International comedian, performance artist, actor and elected official Kristina Wong, talks about the subversive game, the performance of her lifetime (elected office) and her journey as an accidental sweatshop overlord through her latest mutual aid project and book The Auntie Sewing Squad. Based in LA, California learn about the connection between art, organizing and radical politics.
I made the choice to tender my resignation in the fall of 2021, but not for the reasons you may think.
By now we have all endured seemingly endless punditry on the Great Resignation — with economists, employers, and politicians alike all making their case for why Americans need to return to work and what the nature of that work should be. The most recent tally indicates that 75.5 million Americans quit their jobs in 2021. Some are unwilling to return to an office, others are in search of higher wages, and a greater segment is switching industries and taking up new ventures entirely.
A question that often comes up in our in our sector is: “Should fundraising be ‘neutral?’” Meaning, should fundraising and fundraisers stay out of political discourse? Should we avoid contentious causes and stances? Should we simply raise money and let other leaders in the sector deal with the challenging and polarizing conversations?
After all, the way in which the nonprofit sector has been built legally prohibits most organizations from directly or indirectly participating in political campaigns for candidates. And many foundations actively discourage political involvement, lobbying, and advocacy.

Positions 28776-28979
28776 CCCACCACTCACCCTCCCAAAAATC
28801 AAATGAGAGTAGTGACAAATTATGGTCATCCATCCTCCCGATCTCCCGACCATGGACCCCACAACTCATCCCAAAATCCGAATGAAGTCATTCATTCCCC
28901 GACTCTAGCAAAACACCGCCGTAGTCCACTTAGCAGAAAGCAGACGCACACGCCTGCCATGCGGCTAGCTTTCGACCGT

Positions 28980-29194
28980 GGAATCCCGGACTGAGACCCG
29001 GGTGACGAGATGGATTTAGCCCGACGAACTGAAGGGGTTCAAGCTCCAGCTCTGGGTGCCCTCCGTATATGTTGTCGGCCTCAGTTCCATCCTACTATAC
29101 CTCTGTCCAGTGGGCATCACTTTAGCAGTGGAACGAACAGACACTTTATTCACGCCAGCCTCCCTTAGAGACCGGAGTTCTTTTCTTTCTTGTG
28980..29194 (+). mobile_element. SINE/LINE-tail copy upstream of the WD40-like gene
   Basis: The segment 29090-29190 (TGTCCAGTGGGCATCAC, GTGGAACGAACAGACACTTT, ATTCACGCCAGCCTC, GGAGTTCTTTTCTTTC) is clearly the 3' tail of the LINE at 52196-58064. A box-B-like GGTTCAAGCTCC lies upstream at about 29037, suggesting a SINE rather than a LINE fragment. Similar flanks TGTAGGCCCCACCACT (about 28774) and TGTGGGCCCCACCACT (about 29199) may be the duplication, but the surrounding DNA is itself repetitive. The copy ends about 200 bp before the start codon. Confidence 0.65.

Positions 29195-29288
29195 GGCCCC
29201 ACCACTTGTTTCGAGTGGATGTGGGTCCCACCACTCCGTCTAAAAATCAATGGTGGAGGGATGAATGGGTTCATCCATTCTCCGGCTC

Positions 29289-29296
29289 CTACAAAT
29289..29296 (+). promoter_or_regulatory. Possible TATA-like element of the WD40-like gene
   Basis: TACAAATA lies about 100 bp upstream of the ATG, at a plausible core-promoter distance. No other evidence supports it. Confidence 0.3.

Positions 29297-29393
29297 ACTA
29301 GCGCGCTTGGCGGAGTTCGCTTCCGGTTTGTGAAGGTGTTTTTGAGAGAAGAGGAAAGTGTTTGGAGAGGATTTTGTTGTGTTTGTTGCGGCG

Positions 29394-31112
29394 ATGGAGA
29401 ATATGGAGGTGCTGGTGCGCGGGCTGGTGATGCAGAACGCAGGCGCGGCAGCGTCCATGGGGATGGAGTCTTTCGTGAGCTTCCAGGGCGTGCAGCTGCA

But this in no way means that our work and our movements must remain neutral. Everything we do and every choice we make is political.
I dread job searches. I look forward to them about as much as buying pants online or trying to find the person at a corporate bank who can override the system software to correct an ownership error in an old organizational account. I know that I’m not alone about this.
Not long ago, I asked the development director at a fast-growing nonprofit known for its leadership on racial justice and LGBTQ+ issues how the search was going for their new associate director position. They had a lot to say. None of it was good. The “perfect candidate” accepted a verbal offer, then wanted to renegotiate upon receiving the letter of hire.
When community-centric fundraising launched their content hub and 10 principles, thousands of organizations and people took note – and many took action. Lea Whitehurst-Gibson and Bekah Kendrick of Virginia Community Voice talk about how they built and delivered their Courageous Fundraising Principles and how they center community in their work based in Richmond, Virginia, the former capital of the Confederacy. Learn about strategy and tactics in this story!